Mr. Humfrey Malins (Woking) (Con): Will my hon. Friend give way?

Mr. Hunt: I am delighted to give way to my hon. Friend, who has given strong support to the campaign both for the Royal Surrey county hospital and for St. Peter’s hospital, Chertsey.

Mr. Malins: I am most grateful to my hon. Friend, who is rightly speaking so favourably about the Royal Surrey county hospital. He will know that it serves many of my constituents in the Pirbright and Normandy area, who regard it as a vital asset. I support everything that he is saying and thank him for saying it. He will know that St. Peter’s hospital is another very important Surrey hospital, and the point about Surrey MPs being united is a very good one.

Mr. Hunt: I am grateful to my hon. Friend for his excellent intervention. A good illustration of precisely the point that he is making was given in the earlier discussion about primary angioplasty—this important new specialist service that will apparently be made available by the reconfiguration of acute services. All three hospitals whose A and E departments are under threat of being closed or downgraded—Frimley Park, St. Peter’s in Chertsey and the Royal Surrey county—offer primary angioplasty, so the result of closing any of those departments will be to restrict, not increase, access to that vital service.

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Why is it that we are talking about the closure of such a vital hospital, despite the incredibly impressive performance that it has shown? The average time that it takes my constituents to get through the doors of an A and E department after an accident or emergency is currently 52 minutes. That is dangerously close to what doctors call the golden hour—that vital 60 minutes in which it is vital to get people through the doors of an A and E department if their chances of a good outcome are to be maximised. That is important, for example, if they need a computerised tomography scan to identify whether they have a stroke or a heart attack, with the very different treatments that will result according to the diagnosis that is made. If the Royal Surrey county hospital loses its A and E department, the average time that it will take my constituents to get through the doors of an A and E department will increase from 52 minutes to 65 minutes. That means that more of my constituents will not get through the door of an A and E department within the golden hour than will do so.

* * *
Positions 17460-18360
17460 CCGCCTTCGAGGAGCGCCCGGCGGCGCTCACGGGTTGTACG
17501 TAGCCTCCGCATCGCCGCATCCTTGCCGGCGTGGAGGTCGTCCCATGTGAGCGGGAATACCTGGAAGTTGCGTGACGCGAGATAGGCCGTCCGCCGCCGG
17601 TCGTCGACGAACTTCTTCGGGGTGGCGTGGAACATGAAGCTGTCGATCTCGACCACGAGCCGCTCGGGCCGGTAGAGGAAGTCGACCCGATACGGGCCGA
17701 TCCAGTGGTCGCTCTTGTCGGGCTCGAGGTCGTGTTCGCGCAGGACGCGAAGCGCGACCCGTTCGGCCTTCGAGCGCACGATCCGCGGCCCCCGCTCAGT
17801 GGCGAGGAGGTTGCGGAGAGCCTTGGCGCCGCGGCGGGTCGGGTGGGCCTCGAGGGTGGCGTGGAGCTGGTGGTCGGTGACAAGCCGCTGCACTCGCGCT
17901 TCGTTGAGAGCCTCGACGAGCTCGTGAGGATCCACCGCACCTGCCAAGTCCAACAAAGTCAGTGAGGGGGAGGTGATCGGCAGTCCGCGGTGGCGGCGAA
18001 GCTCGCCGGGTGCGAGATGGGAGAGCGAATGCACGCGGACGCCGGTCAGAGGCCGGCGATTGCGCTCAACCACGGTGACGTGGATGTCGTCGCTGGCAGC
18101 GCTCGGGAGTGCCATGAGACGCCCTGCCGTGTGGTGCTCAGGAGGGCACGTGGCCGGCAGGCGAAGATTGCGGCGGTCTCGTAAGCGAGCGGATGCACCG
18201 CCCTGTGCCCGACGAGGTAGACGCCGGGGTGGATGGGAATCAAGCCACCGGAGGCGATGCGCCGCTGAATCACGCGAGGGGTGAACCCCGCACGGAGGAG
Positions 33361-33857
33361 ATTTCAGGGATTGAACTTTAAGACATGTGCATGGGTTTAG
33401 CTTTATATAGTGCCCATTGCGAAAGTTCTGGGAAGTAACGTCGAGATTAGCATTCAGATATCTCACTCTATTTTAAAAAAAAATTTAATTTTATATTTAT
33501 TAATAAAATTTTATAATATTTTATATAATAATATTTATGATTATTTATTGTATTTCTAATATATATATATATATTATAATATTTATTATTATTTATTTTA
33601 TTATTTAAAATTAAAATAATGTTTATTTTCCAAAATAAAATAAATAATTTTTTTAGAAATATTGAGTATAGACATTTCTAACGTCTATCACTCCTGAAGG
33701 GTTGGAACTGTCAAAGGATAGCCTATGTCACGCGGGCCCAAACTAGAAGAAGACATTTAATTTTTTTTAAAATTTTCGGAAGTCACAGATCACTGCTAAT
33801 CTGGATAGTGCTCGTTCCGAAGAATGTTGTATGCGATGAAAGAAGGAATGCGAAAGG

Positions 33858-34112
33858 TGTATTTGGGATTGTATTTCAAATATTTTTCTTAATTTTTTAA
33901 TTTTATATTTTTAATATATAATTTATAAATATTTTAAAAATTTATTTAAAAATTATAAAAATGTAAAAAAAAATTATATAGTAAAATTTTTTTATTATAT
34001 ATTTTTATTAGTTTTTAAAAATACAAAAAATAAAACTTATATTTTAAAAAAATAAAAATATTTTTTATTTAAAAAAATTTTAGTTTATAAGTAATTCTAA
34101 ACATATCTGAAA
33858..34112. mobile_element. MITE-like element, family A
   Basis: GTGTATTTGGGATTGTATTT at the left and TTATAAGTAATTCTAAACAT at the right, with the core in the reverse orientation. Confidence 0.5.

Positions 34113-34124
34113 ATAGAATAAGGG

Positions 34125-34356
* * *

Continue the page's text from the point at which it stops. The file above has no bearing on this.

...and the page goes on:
According to consultants, the result is that 2,000 additional people from my constituency who are in need of resuscitation—the most acute form of emergency, involving people who have effectively stopped breathing—will not get into an A and E department within an hour. Consultants are quite open about the impact; they are saying that people will die.

Despite my anger with what the Government are doing, I am not suggesting that they have deliberately set out on a course of action that will cost the lives of my constituents, but that is precisely what will happen unless they are prepared to do three things. First, they need to tear up all the consultants’ reports that they keep using as the basis of the reconfigurations, because although they are often excellent in theory, they bear no relation to what happens on the ground. I remind Ministers that it was reputedly a consultants’ report that advised Railtrack to stop its ongoing programme of track maintenance in favour of a much cheaper policy of merely repairing tracks as and when they broke—a policy that directly led to a series of appalling train crashes and, in the end, to the demise of Railtrack. This is the first day of Lent, so here is an idea for a Lenten resolution for Ministers: they should stop using consultants’ reports, to see whether they can wean themselves off the habit.